The key things we need to do to mainstream protection at each stage of the programme cycle are summarised in the diagram below. The overall objective of the programme remains a public-health objective – i. and activities we think about how they can improve and not compromise civilian safety IMPLEMENTATION AND MONITORING All programme staff are able to identify protection problems in the communities where they are delivering the programme and this is part of regular programme monitoring. implementing. Protection can be mainstreamed into a humanitarian public-health programme by considering civilian safety when we are designing. Managers can act appropriately on this information usually by: • Co-ordinating with other agencies who are in a position to respond. Programme staff members know how to pass sensitive information to their managers for a decision on how to respond OBJECTIVE SETTING Protection is a cross-cutting objective in our programmes i. s Protection programming means doing activities which have improving the safety of civilians as their overall objective. fewer people fall ill or die from cholera – but the way we work to achieve this objective means that we take protection considerations into account. and/or • Adapting the way that we deliver our programme to help people avoid threats Improving the Safety of Civilians: A Protection Training Pack 91 . and/or • Influencing local-level protection actors who could change the situation.Mainstreaming protection Module 3  handout 6 Mainstreaming protection Mainstreaming protection is different from protection programming: s Mainstreaming means applying an approach into the core activities of programmes. and evaluating the public-health activities. we make sure that when we design outcomes. vulnerabilities.e. ASSESSMENTS Needs assessments for humanitarian programmes should identify protection threats. and community coping mechanisms EVALUATION Programme ?? include evaluation of the positive and negative impacts of our programme on protection of the community STAFF CAPACITY Programme staff and management understand what protection means and how to recognise threats. outputs.e.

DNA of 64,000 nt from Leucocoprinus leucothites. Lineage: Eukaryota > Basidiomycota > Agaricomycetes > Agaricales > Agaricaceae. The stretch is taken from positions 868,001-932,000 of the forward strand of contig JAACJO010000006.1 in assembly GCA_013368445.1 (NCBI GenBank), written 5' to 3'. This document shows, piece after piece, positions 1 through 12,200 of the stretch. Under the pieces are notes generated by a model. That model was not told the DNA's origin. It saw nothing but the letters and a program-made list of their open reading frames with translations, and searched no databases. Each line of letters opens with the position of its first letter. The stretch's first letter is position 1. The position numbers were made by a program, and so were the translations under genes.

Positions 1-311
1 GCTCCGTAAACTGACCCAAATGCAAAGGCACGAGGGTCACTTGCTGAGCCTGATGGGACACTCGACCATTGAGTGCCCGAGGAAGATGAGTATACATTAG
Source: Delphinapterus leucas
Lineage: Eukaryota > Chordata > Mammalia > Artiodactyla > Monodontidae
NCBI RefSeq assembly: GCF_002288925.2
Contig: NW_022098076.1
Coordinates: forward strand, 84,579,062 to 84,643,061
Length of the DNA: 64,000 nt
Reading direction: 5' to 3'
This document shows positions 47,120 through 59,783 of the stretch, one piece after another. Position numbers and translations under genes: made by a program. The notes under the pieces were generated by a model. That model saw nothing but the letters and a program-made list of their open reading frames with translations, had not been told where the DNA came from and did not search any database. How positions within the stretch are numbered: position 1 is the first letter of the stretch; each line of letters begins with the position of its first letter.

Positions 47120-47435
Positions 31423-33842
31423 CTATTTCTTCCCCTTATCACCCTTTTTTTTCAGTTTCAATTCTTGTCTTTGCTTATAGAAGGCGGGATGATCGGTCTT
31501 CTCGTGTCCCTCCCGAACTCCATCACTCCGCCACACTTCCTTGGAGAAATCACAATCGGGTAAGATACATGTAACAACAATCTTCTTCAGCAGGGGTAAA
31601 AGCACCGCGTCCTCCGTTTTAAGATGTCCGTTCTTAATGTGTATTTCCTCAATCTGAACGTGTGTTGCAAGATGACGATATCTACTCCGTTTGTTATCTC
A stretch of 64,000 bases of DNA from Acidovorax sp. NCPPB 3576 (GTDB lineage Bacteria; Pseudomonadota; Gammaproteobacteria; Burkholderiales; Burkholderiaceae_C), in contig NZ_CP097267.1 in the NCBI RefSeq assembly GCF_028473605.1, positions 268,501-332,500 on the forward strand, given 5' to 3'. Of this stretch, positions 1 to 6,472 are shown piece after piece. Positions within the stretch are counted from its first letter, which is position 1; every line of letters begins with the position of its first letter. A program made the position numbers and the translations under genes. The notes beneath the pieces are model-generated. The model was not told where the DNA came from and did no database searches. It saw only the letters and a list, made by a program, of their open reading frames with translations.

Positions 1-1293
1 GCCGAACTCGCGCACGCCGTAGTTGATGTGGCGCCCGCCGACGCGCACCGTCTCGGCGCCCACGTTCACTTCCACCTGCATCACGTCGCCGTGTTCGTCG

and AIDS. Boys and Men: Different Needs – Equal Opportunities. It does not cover project cycle management in detail.uk/pubs/files/toolsfordevelopment. HIV. More resources on PCM can be found here: s European Commission PCM Training Handbook.oxfam. O’Reilly.M.org/iasc/gender 92 Improving the Safety of Civilians: A Protection Training Pack . Yetter (2007) Humanitarian Programmes and HIV and AIDS. www.pdf s The Department for International Development (DFID) produces a very useful manual of tools: www.dfid. and M. IASC Gender Handbook in Humanitarian Action. Girls.uk/oxfam/add_info_036.int/com/europaid/evaluation/methods/ PCM_Train_Handbook_EN-March2002.org.gov.pdf Protection mainstreaming needs to be linked with mainstreaming approaches to gender. handout 6 Module 3 Mainstreaming protection Further resources on project cycle management This session looks specifically at protection using a project cycle approach. Guidelines on these can be found in: s V. http://europa.asp?TAG=&CID=#contents s Women. Oxford: Oxfam.eu.int/comm/echo/pdf_files/partnership/pcm_echo_en.humanitarianinfo. Walden.pdf s The European Commission Directorate General for Humanitarian Aid (ECHO) provides a simplified version: http://europa. http://publications. M.